Finally beating Margit was the ultimate boost: I could do it, and I would do it again with the next boss. Each consecutive foe rewarded me with tasty tidbits of lore and storytelling, and I grew to love Elden Ring’s large cast of terrifying oddballs. It took research and elbow grease, but it was possible. So I reflected on other games with bosses I had summarily avoided — and one immediately rose to the top of the stack. I decided it was time to consider returning to my favorite Metroidvania for a second shot. Seeing fans on Reddit describe Hollow Knight as a “Soulslike” only strengthened my resolve.

A small bug, The Knight, is talking to a Mosquito named Cornifer, who is marking a map. Cornifer says, “My name is Cornifer, and I’ve always loved exploring the world. Why, when I was first hatched I wandered off immediately, leaving my brothers and sisters and poor mother behind!” Image: Team Cherry via Polygon

I lept nail-first back into Hallownest. Hearing Iselda’s first hmmm, bapanada felt like a warm blanket. I decided, then and there, that I wasn’t simply going to poke around every corner of the game’s map — I was going to murder every single boss (respectfully, of course). To pull it off, I would need to vary my approach, with different charms and nail upgrades. I optimistically decided I would try for a 100% run (though perhaps not 106% or 112%, as is possible by playing to a certain ending, as well as DLCs) just to have a concrete goal.

I don’t know whether Elden Ring improved my skills. If anything, years of platforming had helped me hone the sharp knife of observation and pattern recognition. Mostly, the game gave me the bullheaded stubbornness and sheer rage to keep trying, death after death. How many times was I going to have to watch this guy rip a dragon’s head off just to put it on his arm? I’ve heard people say FromSoftware games helped them build patience, but that wasn’t precisely the case for me. Mostly, Elden Ring turned me into a person that could find humor in horror, however gruesome — lest I despair from being repeatedly gored by birds with knife-feet.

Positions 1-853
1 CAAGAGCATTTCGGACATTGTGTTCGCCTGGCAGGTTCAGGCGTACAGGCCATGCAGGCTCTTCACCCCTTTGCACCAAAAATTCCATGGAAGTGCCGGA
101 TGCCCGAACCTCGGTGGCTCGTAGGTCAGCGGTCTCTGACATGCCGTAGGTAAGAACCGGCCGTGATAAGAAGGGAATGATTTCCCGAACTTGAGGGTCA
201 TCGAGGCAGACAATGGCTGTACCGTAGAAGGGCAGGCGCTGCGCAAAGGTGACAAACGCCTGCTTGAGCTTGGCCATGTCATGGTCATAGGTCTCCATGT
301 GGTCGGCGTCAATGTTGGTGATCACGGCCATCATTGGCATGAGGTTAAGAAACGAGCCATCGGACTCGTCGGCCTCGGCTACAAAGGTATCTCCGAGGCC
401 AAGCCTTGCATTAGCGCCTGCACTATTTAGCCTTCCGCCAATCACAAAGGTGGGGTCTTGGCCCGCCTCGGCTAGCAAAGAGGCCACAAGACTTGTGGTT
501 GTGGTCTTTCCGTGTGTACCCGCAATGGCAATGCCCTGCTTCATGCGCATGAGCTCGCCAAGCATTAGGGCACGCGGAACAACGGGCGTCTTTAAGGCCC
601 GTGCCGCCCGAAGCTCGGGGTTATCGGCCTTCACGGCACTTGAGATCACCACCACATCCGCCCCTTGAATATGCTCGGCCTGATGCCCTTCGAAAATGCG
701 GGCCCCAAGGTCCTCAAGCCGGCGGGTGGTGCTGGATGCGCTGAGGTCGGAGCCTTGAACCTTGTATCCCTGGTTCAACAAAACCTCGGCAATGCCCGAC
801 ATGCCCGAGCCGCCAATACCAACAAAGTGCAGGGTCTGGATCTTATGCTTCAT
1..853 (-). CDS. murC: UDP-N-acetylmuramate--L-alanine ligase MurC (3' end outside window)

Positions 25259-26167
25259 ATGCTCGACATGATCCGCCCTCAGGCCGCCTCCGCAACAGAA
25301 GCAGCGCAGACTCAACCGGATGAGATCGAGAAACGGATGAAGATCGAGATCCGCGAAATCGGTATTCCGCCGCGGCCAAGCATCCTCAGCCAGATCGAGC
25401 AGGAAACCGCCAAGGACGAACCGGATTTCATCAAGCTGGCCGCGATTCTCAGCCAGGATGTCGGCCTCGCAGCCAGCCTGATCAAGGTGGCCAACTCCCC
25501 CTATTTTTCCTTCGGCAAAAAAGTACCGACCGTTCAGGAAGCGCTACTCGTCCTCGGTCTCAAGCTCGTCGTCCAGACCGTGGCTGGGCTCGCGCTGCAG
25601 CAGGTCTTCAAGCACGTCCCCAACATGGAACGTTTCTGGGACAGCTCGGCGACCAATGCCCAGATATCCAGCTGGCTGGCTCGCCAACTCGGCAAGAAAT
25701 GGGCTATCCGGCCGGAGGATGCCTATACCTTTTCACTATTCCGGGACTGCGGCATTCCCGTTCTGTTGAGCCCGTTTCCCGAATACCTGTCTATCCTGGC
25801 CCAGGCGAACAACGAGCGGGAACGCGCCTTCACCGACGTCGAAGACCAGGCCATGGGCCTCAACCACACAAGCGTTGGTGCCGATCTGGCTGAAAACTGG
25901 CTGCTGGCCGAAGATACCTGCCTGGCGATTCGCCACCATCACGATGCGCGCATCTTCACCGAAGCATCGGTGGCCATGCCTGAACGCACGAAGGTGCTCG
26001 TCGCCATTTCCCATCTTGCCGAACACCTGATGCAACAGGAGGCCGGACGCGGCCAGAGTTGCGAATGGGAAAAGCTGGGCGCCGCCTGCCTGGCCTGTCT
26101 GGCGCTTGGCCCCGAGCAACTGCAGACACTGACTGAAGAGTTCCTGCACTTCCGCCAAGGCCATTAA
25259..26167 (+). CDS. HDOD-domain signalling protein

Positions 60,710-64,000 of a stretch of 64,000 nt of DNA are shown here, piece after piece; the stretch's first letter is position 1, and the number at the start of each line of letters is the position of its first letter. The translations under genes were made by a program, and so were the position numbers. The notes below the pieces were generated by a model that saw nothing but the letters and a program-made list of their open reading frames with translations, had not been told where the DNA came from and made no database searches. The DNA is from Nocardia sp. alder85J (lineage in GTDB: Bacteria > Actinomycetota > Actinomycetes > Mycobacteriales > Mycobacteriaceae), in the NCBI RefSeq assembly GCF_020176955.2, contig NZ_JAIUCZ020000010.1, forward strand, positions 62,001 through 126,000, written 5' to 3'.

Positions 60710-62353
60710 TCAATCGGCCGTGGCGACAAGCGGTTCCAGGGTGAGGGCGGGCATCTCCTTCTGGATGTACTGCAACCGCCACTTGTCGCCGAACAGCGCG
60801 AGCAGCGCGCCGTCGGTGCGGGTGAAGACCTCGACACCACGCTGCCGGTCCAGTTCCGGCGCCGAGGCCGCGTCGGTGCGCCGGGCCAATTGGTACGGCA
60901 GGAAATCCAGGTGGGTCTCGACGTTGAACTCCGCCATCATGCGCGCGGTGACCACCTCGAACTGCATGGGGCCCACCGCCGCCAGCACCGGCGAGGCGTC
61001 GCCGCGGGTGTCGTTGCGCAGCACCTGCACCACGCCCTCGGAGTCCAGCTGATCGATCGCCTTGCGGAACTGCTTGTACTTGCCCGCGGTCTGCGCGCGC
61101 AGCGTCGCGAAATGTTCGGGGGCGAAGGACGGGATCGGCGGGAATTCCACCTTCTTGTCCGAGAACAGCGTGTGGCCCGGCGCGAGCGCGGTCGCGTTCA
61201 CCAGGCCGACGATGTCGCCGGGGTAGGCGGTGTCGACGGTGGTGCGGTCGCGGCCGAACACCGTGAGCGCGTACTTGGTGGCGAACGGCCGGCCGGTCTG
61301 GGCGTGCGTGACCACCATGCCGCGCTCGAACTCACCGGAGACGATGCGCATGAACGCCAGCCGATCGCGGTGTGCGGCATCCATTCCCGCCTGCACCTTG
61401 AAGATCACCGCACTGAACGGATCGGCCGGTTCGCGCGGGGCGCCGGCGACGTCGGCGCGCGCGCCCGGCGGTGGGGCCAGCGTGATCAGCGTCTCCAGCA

Elden Ring taught me to play Hollow Knight more strategically. It started with small things, like sticking to my color-coded system of scarab markers, poking around every inch of the map for charms and upgrades, and really adapting to various boss fights. This time, I knew to anticipate Deepnest’s creepy crawlies. And after 80 hours of Elden Ring, I was able to find campy humor in the region’s hidden boss, with its disarming skitters and jumps.

A small bug, The Knight, looks at a larger bug — a cicada with a hood over her head — named Cloth. Cloth says, “Enough! I cannot wallow in my weakness. I must take strength from your example!” Image: Team Cherry via Polygon

I also refused to be intimidated — I’d lost thousands of runes in Elden Ring, and Hollow Knight’s Geo “currency” felt like far lower stakes. I went after every Dream Nail boss variant and made my way to the White Palace. I gave Geo to Millibelle the Banker (if you know, you know), learned Sly’s backstory, fought the Collector, and found the Stag Nest. I stumbled on the Watcher Knights accidentally — I would not recommend this — and spent half a day just trying to take them out. Each of these characters opened up more of the world’s lore. And scouring the game’s map helped me uncover even more of its secrets. I’d barely explored the Abyss or Queen’s Gardens in my first playthrough — this time, I witnessed my own origin story as well as the close of Cloth’s story.

Playing these games side by side has given me a new appreciation for the richness of their worlds, and the twisted elegance of their boss designs. I may always be primarily motivated by exploration, but I now look forward to boss fights instead of dreading them — the victory pays off in satisfaction and storytelling. I scour tiered rankings of boss difficulties on the subreddit, and giggle when I see Primal Aspids in the “Primal ASSpid” column and Zote in his own “Zote” tier. I’m trying to let this excitement buoy me through my remaining tasks: the Colosseum’s Trial of the Fool, the Path of Pain — and maybe, one day, Godhome and The Grimm Troupe. I don’t know if I’ll beat them, but that won’t stop me from trying.